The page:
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Should You Really Sell GlaxoSmithKline plc And National Grid plc?

FTSE 100 giants GlaxoSmithKline (LSE: GSK) (NYSE: GSK.US), and National Grid (LSE: NG) (NYSE: NGG.US) are perennial favourites with investors looking for steady blue-chip stalwarts.

However, downgrades from City analysts in recent months have left both companies with more “sell” than “buy” recommendations. Should you really follow the bearish brokers and dispose of your shares?

GlaxoSmithKline

According to data provider Digital Look, nine analysts were positive on GlaxoSmithKline three months ago and four negative. The position has now shifted to five positive and seven negative.

JP Morgan Cazenove, for example, moved to “underweight” in January and reiterated its negative recommendation after GSK’s recent results. The broker was disappointed with the company’s lack of guidance for 2015 and grumbled that “the Feb ’14 pipeline table still hasn’t been updated”.

GSK delivered earnings per share (EPS) of 95.4p for its financial year to December 2014 and paid a dividend of 80p. At a current share price of 1,540p the price-to-earnings (P/E) ratio is 16.1, which is about in line with the FTSE 100 as a whole, while the dividend yield is 5.2%, well above the market’s 3.4%.

The analyst consensus is for EPS to dip to 91.5p this year, before bouncing back in 2016. The dividend is expected to be maintained at 80p this year, before resuming growth in 2016. So, while GSK’s immediate prospects aren’t exactly sparkling, the future is brighter if we look beyond 2015.

National Grid

Energy utilities have become political footballs in the run-up to this year’s General Election. Consumer-facing groups Centrica and SSE have been in the spotlight, but erosion of analyst sentiment towards National Grid has reached a level that negative broker recommendations now outweigh positives by six to four.

Credit Suisse downgraded National Grid to “underperform” last month, joining a bear camp that includes heavyweight Goldman Sachs with a “sell” rating.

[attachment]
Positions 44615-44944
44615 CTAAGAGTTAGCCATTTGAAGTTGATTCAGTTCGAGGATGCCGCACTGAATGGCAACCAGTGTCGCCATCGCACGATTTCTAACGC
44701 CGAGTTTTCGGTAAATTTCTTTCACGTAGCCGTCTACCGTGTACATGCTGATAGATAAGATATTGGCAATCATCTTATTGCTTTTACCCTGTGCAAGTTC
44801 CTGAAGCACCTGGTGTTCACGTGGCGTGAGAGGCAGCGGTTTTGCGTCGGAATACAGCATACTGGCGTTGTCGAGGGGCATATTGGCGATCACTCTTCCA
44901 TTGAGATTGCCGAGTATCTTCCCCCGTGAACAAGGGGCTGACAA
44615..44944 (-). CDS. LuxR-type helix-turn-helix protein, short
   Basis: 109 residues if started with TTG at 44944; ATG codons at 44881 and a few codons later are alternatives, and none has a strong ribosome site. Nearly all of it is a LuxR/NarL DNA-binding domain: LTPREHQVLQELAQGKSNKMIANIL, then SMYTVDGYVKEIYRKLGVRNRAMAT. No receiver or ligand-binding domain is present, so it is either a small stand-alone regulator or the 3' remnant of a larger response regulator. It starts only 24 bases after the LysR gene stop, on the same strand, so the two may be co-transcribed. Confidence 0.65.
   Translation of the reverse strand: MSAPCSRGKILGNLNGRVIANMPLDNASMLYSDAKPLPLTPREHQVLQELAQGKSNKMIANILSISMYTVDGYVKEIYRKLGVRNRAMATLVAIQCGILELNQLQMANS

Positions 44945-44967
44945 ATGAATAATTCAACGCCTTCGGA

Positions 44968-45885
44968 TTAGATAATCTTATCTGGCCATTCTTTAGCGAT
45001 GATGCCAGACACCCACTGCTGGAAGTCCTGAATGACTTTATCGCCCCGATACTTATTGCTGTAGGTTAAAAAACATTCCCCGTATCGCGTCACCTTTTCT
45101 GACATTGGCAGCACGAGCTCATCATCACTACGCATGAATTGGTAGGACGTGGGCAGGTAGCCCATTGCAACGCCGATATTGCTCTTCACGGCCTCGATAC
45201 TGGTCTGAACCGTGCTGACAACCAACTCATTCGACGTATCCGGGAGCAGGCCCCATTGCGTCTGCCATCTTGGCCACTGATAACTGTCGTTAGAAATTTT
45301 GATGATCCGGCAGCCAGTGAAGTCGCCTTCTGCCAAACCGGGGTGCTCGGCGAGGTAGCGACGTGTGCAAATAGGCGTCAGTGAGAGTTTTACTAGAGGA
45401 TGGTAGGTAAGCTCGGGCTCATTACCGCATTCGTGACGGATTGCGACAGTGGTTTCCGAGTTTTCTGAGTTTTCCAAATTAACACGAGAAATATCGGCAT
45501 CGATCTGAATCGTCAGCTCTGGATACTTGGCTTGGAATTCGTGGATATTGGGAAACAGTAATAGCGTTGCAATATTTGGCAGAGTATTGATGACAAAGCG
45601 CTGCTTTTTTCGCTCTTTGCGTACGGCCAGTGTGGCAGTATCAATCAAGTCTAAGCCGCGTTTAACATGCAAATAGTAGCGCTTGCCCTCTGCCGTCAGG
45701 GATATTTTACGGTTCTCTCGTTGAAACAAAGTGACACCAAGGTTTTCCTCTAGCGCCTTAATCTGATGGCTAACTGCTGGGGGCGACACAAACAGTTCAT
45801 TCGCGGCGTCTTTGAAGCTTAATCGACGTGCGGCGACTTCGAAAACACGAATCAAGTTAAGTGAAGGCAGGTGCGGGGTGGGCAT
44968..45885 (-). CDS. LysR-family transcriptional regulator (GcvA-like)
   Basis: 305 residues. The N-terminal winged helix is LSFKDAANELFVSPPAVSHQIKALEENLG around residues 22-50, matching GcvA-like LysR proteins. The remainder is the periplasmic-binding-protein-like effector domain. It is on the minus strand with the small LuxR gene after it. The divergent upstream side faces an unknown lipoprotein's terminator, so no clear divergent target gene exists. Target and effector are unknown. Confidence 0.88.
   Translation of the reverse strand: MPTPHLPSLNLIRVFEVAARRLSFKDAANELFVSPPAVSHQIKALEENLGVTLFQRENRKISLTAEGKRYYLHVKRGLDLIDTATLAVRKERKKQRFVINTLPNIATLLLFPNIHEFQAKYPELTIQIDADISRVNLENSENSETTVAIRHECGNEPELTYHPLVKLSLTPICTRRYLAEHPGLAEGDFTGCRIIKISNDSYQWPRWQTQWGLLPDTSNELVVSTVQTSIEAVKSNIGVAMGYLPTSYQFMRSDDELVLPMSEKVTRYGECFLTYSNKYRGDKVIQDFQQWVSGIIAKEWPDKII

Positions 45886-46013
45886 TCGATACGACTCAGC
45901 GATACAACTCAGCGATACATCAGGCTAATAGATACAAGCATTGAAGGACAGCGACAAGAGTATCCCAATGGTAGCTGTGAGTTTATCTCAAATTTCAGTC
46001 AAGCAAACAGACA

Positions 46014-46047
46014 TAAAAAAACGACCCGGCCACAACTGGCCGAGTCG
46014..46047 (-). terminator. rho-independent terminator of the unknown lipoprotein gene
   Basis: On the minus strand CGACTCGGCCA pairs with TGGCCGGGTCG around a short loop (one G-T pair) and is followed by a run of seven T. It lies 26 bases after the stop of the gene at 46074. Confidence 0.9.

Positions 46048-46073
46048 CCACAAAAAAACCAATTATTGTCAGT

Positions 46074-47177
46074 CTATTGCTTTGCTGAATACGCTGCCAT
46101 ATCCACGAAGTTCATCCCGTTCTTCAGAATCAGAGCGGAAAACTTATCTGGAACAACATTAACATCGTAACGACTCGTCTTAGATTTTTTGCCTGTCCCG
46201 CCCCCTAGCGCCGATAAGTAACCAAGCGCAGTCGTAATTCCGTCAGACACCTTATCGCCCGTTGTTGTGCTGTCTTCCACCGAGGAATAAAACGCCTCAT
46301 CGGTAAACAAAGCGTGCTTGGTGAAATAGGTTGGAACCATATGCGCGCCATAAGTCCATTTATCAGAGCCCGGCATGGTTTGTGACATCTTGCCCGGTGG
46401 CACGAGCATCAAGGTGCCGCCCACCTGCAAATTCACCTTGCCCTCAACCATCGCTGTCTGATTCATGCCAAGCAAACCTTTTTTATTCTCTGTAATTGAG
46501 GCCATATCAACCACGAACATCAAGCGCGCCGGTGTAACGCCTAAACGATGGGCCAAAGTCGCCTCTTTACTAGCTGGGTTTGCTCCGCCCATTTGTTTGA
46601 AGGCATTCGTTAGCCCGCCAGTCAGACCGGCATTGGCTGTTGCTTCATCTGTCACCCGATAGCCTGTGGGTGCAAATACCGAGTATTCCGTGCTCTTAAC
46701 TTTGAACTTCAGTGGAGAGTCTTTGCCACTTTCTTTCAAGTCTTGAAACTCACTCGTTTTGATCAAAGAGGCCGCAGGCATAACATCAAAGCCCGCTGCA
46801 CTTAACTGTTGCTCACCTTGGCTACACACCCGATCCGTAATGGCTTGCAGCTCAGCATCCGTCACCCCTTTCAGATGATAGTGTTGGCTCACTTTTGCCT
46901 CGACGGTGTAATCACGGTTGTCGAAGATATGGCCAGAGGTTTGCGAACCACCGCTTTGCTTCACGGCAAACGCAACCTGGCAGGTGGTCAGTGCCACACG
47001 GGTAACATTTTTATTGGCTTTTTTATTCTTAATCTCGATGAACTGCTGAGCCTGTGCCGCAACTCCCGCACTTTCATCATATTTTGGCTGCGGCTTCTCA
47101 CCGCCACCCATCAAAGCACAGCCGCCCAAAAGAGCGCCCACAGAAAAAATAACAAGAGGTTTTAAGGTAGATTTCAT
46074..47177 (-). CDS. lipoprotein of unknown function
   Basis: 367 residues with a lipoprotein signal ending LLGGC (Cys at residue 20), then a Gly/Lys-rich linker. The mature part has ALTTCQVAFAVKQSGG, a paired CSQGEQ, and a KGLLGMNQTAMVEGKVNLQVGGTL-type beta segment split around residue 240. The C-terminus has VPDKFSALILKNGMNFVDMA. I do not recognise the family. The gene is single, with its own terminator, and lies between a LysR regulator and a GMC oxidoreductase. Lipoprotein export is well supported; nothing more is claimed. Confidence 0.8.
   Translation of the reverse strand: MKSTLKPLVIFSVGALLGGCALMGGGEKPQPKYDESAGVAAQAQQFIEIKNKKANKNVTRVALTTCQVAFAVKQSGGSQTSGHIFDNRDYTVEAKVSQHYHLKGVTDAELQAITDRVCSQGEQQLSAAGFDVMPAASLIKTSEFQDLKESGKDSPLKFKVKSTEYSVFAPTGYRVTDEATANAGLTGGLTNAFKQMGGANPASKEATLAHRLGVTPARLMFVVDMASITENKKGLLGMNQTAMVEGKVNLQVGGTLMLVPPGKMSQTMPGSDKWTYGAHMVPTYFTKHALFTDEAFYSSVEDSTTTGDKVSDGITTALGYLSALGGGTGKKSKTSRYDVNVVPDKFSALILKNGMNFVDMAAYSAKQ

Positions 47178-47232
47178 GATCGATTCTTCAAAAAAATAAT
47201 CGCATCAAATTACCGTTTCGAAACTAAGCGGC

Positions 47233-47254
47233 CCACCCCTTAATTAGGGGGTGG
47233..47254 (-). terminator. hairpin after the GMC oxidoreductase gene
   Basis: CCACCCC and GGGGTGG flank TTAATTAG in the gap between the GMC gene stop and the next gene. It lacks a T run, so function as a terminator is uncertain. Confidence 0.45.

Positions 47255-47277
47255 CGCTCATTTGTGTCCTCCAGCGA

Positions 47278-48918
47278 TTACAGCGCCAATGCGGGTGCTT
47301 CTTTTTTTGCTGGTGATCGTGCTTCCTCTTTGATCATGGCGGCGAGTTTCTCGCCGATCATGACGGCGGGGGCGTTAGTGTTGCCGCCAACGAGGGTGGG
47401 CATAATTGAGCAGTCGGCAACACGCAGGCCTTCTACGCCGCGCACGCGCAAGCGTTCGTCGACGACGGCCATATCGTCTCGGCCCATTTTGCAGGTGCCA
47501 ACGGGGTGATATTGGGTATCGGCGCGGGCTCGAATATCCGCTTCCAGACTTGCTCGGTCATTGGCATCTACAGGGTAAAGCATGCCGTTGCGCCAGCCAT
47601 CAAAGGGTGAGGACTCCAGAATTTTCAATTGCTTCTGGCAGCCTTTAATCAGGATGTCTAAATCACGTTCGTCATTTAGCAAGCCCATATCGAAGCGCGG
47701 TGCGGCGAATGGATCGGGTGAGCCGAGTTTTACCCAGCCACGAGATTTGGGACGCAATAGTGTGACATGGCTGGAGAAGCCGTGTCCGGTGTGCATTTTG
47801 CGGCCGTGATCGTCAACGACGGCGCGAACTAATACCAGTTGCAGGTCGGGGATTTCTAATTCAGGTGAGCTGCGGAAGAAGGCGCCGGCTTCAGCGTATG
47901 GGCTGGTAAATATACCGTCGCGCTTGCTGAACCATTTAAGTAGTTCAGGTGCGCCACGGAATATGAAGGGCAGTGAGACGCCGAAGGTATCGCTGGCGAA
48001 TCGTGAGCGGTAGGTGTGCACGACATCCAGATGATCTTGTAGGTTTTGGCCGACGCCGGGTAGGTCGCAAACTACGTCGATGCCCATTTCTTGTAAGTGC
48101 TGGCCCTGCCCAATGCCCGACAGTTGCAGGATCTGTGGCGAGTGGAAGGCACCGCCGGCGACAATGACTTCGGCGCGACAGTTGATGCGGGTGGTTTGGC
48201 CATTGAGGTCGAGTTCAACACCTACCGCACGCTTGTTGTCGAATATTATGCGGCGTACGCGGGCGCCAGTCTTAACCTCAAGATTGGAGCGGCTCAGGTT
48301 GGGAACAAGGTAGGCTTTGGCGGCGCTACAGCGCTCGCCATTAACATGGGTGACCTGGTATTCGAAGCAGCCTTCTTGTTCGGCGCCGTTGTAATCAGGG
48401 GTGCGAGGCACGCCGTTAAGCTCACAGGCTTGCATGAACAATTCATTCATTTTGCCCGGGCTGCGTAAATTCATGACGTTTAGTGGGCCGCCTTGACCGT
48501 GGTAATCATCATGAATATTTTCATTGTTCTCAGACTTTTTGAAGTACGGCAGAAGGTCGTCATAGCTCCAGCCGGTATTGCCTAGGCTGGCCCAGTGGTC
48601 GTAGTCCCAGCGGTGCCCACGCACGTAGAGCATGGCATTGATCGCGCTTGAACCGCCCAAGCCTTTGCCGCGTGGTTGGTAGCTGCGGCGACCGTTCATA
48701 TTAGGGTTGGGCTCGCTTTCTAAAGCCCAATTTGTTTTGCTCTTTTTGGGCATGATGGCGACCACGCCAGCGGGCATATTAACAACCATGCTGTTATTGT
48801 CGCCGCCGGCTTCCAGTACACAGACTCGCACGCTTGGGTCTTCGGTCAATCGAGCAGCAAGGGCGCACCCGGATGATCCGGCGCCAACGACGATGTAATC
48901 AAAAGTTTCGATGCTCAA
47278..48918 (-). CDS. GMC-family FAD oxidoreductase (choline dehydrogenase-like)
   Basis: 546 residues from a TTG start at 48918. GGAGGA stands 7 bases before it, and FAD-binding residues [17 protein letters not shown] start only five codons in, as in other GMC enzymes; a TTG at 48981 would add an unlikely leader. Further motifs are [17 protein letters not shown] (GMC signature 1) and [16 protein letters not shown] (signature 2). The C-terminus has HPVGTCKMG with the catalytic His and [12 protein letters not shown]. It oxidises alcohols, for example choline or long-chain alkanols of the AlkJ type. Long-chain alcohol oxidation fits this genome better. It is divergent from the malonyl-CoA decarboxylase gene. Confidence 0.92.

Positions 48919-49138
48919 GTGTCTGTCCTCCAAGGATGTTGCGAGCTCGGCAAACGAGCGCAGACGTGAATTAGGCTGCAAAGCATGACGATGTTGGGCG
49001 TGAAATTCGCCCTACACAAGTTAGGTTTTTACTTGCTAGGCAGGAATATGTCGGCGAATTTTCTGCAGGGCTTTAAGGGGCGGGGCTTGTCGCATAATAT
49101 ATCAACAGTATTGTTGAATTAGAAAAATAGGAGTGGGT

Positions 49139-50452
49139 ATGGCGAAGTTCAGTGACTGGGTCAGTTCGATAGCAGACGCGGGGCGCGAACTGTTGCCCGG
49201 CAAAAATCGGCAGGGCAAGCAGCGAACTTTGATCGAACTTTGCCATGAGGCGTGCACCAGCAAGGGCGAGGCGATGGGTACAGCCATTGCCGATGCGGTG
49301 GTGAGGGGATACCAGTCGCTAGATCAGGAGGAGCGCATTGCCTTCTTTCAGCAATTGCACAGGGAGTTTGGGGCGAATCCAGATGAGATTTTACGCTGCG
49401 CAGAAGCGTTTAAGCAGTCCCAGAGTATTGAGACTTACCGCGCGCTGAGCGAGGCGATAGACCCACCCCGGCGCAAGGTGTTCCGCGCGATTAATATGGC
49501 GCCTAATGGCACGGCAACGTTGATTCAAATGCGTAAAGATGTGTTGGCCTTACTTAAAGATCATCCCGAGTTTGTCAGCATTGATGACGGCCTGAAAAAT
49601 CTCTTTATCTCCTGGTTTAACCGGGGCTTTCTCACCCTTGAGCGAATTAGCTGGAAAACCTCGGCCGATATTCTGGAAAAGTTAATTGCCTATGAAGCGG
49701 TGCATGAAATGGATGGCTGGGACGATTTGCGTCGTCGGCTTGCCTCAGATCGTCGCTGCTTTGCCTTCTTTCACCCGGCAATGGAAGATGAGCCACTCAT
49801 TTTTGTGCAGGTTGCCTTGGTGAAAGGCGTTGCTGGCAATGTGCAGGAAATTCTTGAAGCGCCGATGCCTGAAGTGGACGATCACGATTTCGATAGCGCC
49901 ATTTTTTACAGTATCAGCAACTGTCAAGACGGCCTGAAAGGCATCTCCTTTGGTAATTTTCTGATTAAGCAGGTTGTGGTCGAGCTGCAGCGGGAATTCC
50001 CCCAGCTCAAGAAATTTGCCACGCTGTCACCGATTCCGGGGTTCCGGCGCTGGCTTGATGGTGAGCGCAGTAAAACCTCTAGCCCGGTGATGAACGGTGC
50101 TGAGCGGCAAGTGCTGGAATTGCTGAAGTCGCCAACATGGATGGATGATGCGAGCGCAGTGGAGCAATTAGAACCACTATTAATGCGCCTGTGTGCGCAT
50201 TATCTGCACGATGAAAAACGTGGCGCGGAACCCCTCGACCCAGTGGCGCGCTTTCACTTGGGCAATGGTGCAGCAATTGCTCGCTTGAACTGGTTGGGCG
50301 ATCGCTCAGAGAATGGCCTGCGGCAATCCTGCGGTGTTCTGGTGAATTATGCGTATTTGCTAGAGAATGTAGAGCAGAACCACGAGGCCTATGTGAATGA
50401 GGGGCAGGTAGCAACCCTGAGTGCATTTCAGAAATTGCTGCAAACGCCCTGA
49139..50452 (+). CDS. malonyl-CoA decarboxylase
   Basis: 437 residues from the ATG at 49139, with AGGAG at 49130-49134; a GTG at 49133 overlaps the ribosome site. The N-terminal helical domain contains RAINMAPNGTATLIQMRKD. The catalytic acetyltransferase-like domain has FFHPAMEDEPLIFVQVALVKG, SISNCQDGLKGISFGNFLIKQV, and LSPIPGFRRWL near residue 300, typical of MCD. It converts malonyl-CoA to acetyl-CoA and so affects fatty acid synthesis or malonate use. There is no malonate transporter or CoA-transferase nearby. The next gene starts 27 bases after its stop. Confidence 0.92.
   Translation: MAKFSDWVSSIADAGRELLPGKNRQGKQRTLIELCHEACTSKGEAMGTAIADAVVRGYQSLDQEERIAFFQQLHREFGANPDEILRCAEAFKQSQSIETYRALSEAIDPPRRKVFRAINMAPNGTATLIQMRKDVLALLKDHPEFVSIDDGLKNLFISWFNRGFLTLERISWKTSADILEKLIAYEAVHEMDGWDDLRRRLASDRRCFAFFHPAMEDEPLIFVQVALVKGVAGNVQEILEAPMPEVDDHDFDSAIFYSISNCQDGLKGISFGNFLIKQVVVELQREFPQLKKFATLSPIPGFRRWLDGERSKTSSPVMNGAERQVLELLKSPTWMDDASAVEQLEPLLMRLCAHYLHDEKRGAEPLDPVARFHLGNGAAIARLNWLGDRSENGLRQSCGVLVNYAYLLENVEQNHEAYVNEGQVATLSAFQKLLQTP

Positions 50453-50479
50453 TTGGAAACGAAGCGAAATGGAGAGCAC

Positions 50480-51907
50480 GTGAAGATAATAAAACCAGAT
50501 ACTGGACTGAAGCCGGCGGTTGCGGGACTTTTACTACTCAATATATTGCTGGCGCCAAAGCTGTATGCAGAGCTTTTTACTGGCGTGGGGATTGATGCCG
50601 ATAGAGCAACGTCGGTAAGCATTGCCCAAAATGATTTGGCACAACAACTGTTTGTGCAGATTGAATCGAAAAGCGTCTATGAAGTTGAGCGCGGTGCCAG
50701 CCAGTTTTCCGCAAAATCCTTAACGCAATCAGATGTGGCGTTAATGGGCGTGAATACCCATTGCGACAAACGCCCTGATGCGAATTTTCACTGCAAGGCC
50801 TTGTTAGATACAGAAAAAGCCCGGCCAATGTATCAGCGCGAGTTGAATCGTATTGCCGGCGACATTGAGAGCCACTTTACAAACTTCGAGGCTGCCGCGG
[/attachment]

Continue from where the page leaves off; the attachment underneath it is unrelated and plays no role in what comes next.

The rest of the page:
National Grid is forecast to post EPS of around 56p for its financial year ending 31 March, and to pay a dividend of 43.5p. At a current share price of 885p, the P/E is 15.8 and the dividend yield is 4.9%. So, similar to GSK, with a ballpark market earnings rating and well above average income.

Should you sell?

You have to remember that City brokers are working on relatively short-term timescales, with their one-year price targets and suchlike.

I believe it’s unwise for private investors to get too caught up in the City’s myopic concerns. We have the luxury of being able to take a much longer-term view. Routinely selling on short-term shifts in City sentiment is only likely to rack up trading costs, and enhance your broker’s wealth at the expense of your own.

If I were a holder of GSK and National Grid, I wouldn’t be selling. Indeed, while I don’t see GSK and National Grid as out-and-out bargain buys at their current prices, the combination of an average earnings rating and juicy dividend yield appears reasonably attractive for long-term investors, particularly those looking mainly for income.

GSK and National Grid are actually two of five companies that have been identified by the Motley Fool's team of top analysts as the FTSE 100's crème de la crème for long-term investors.

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G A Chester has no position in any shares mentioned. The Motley Fool UK has recommended GlaxoSmithKline and National Grid. We Fools don't all hold the same opinions, but we all believe that considering a diverse range of insights makes us better investors.